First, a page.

President Biden visited the National Institutes of Health complex on Thursday and he spoke about the U.S. vaccine supply and his goals for the rollout, but he also indicated that mask-wearing will likely be a reality for the next year.
He told reporters that even though he was standing on stage about 10 feet from Dr. Anthony Fauci and Dr. Francis Collins, he would continue to wear his mask. He said that wearing the mask "though the next year" can save a significant number of lives.
Health officials have stressed that even with effective vaccines, many of the same safety protocols will have to remain in place until there is clear herd immunity. But if and when that is achieved seems to be anyone’s guess.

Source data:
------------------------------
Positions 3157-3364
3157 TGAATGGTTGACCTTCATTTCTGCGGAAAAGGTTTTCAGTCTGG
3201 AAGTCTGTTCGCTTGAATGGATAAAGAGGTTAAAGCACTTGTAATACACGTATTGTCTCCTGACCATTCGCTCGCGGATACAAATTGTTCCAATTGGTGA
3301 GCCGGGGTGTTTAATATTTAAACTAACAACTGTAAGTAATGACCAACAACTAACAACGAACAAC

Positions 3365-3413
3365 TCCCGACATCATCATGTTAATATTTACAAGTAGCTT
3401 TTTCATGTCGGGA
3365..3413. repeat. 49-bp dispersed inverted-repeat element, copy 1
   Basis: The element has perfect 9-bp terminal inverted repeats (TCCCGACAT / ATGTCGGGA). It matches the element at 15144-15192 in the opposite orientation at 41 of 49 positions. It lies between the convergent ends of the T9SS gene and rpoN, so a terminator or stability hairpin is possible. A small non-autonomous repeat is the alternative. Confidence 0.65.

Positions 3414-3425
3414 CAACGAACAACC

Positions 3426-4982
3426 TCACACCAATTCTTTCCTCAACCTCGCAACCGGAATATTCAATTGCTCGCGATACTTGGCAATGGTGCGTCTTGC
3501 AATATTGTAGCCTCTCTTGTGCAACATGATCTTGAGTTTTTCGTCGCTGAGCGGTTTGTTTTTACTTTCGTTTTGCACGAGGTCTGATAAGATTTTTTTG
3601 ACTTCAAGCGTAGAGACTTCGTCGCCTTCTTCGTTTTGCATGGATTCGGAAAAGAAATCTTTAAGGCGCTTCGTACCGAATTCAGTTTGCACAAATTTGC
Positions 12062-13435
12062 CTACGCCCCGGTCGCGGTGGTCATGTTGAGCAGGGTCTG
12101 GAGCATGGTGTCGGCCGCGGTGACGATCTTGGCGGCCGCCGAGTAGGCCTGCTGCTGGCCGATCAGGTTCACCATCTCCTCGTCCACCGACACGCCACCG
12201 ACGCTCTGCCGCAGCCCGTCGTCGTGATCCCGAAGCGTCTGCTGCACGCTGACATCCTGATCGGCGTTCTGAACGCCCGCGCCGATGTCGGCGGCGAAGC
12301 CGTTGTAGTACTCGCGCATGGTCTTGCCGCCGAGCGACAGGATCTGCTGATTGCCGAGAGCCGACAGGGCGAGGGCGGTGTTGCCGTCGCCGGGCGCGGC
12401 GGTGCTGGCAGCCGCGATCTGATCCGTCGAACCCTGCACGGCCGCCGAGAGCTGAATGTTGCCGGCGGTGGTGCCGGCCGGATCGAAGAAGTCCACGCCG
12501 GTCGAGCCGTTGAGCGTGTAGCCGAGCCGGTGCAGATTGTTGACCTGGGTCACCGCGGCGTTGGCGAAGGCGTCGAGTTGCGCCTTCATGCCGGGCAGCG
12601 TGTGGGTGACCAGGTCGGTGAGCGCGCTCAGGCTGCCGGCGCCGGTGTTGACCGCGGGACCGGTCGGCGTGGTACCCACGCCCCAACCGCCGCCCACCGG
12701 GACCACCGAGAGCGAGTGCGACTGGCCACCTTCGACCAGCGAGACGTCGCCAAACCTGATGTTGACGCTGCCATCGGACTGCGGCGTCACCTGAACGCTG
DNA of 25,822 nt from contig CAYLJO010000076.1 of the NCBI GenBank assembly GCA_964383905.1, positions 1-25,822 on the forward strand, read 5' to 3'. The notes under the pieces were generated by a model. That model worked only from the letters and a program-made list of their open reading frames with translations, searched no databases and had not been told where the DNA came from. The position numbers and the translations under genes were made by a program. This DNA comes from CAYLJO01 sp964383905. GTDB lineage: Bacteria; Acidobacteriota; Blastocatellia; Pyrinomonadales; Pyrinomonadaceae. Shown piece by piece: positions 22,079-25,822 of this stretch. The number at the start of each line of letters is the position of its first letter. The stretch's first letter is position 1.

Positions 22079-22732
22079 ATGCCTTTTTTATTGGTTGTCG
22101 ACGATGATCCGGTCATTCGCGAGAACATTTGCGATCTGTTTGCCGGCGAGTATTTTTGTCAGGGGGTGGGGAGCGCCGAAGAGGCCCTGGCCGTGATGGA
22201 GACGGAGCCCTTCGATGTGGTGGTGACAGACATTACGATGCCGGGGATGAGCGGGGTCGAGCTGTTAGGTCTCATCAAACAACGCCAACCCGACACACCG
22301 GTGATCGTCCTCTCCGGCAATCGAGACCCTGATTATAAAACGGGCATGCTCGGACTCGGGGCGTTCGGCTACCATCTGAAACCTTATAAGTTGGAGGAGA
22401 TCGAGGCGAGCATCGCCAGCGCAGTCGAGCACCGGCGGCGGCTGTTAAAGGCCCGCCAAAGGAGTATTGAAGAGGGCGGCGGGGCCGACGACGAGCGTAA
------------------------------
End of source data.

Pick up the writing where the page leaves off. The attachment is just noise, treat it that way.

Sharon Peacock, the director of the COVID-19 Genomics UK consortium, said that there are growing concerns that virus mutations will slow the process.
"Once we get on top of (the virus) or it mutates itself out of being virulent—causing disease—then we can stop worrying about it. But I think, looking in the future, we’re going to be doing this for years. We’re still going to be doing this 10 years down the line in my view," she said, according to Reuters.
Biden said Thursday that the U.S. will have enough supply of the COVID-19 vaccine by the end of the summer to inoculate 300 million Americans.
The U.S. is on pace to exceed Biden’s goal of administering 100 million vaccine doses in his first 100 days in office, with more than 26 million shots delivered in his first three weeks.
"That’s just the floor," Biden said. "Our end goal is beating COVID-19."
The Associated Press contributed to this report